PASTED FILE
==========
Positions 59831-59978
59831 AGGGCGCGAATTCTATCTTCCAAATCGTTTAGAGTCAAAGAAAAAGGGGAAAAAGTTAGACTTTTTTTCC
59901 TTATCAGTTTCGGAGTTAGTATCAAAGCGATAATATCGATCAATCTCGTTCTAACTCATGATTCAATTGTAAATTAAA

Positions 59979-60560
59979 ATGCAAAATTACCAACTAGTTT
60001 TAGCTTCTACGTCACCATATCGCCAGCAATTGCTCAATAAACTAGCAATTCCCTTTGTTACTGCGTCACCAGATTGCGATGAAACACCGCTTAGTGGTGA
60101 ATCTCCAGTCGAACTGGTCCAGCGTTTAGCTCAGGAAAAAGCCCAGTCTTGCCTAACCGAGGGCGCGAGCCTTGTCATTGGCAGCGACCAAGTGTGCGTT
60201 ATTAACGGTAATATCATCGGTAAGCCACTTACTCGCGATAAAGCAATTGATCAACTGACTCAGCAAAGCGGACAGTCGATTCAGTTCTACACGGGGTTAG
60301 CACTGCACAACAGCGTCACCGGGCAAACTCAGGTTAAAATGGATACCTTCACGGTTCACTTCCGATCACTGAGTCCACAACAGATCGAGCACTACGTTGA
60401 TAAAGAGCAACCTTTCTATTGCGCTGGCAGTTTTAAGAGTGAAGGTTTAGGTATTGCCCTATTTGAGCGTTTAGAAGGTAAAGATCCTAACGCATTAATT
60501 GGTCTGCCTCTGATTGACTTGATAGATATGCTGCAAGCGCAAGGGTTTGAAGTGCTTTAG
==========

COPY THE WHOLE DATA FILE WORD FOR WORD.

Positions 59831-59978
59831 AGGGCGCGAATTCTATCTTCCAAATCGTTTAGAGTCAAAGAAAAAGGGGAAAAAGTTAGACTTTTTTTCC
59901 TTATCAGTTTCGGAGTTAGTATCAAAGCGATAATATCGATCAATCTCGTTCTAACTCATGATTCAATTGTAAATTAAA

Positions 59979-60560
59979 ATGCAAAATTACCAACTAGTTT
60001 TAGCTTCTACGTCACCATATCGCCAGCAATTGCTCAATAAACTAGCAATTCCCTTTGTTACTGCGTCACCAGATTGCGATGAAACACCGCTTAGTGGTGA
60101 ATCTCCAGTCGAACTGGTCCAGCGTTTAGCTCAGGAAAAAGCCCAGTCTTGCCTAACCGAGGGCGCGAGCCTTGTCATTGGCAGCGACCAAGTGTGCGTT
60201 ATTAACGGTAATATCATCGGTAAGCCACTTACTCGCGATAAAGCAATTGATCAACTGACTCAGCAAAGCGGACAGTCGATTCAGTTCTACACGGGGTTAG
60301 CACTGCACAACAGCGTCACCGGGCAAACTCAGGTTAAAATGGATACCTTCACGGTTCACTTCCGATCACTGAGTCCACAACAGATCGAGCACTACGTTGA
60401 TAAAGAGCAACCTTTCTATTGCGCTGGCAGTTTTAAGAGTGAAGGTTTAGGTATTGCCCTATTTGAGCGTTTAGAAGGTAAAGATCCTAACGCATTAATT
60501 GGTCTGCCTCTGATTGACTTGATAGATATGCTGCAAGCGCAAGGGTTTGAAGTGCTTTAG